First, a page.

Brexiter MP Kate Hoey has said she is "relaxed" to have her deselected, and vowed it will have no impact on how she votes, after her local association in Vauxhall passed a vote of no confidence in her.
Last night a no-confidence motion accusing her of "colluding" with former Ukip leader Nigel Farage and "reneging" on Labour's manifesto pledge to oppose the government's approach to Brexit, received unanimous backing at a party meeting.
Activists argue that her decision to vote with the government on a recent Brexit bill prevented Theresa May's defeat in that Commons vote, which could have toppled the government and led to a general election that Labour was "widely expected to win".
But Hoey, who is a prominent member of Labour Leave and has consistently voted with the government on Brexit, said she was "quite relaxed" about the move, which carries no official force.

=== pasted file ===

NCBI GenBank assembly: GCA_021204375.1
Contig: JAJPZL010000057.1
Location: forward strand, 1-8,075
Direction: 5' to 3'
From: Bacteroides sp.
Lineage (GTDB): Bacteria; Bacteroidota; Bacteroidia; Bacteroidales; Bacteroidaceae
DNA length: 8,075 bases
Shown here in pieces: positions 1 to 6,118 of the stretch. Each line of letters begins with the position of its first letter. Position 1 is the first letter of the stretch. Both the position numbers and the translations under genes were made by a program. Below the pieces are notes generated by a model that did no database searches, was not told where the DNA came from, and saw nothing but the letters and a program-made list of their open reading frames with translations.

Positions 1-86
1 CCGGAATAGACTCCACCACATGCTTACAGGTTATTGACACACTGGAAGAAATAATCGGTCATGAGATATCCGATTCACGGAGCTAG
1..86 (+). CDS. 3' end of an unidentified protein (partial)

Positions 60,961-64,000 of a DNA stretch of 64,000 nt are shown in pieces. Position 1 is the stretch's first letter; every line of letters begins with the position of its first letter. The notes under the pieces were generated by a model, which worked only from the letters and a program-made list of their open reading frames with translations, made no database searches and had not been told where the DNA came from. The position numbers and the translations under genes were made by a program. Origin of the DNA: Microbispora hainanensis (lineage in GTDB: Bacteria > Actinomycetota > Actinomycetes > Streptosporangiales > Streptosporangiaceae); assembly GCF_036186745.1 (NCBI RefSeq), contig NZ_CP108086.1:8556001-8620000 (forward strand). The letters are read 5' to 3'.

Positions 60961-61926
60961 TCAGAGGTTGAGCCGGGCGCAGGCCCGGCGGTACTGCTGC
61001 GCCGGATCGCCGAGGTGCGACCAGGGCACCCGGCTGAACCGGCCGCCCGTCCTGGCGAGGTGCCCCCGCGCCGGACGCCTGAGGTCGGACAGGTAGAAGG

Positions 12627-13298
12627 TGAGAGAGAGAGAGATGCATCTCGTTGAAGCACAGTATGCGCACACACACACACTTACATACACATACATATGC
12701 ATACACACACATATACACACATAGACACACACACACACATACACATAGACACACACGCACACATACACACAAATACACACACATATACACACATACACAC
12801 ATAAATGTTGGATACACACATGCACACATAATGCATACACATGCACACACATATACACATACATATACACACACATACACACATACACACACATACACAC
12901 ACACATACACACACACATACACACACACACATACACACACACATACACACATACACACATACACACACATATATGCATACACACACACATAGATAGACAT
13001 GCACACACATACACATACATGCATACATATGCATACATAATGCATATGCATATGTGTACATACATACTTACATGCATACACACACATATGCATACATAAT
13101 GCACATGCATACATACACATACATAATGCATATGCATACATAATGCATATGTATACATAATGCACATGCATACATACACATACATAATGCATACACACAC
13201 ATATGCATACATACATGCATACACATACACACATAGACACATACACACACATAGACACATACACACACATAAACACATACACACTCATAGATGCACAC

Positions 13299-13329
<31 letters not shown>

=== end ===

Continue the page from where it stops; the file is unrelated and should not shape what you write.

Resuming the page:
She told The Guardian: "My local party activists are solid EU remainers. I will always put my country before my party and helping my constituents is a priority. After 29 years as an MP I am quite relaxed about the vote and it wont influence in any way how I vote in future.”
In a letter to local party members ahead of Thursday's vote she said: "The idea there would have been a general election if Labour MPs had supported the amendment is not true.
The amendment, tabled by pro-EU Tory backbenchers, "was a backhand way of staying in the customs union," she argued, and "this was not the position in the Labour manifesto on which I was re-elected".
Earlier this week, shadow chancellor John McDonnell said he was seeking to persuade Hoey and three other Labour rebels to stop "propping up" the government in key Brexit votes.
Local activists could hold a "trigger ballot," where sitting Labour MPs can be forced to compete for selection as a candidate against all-comers, ahead of the next general election.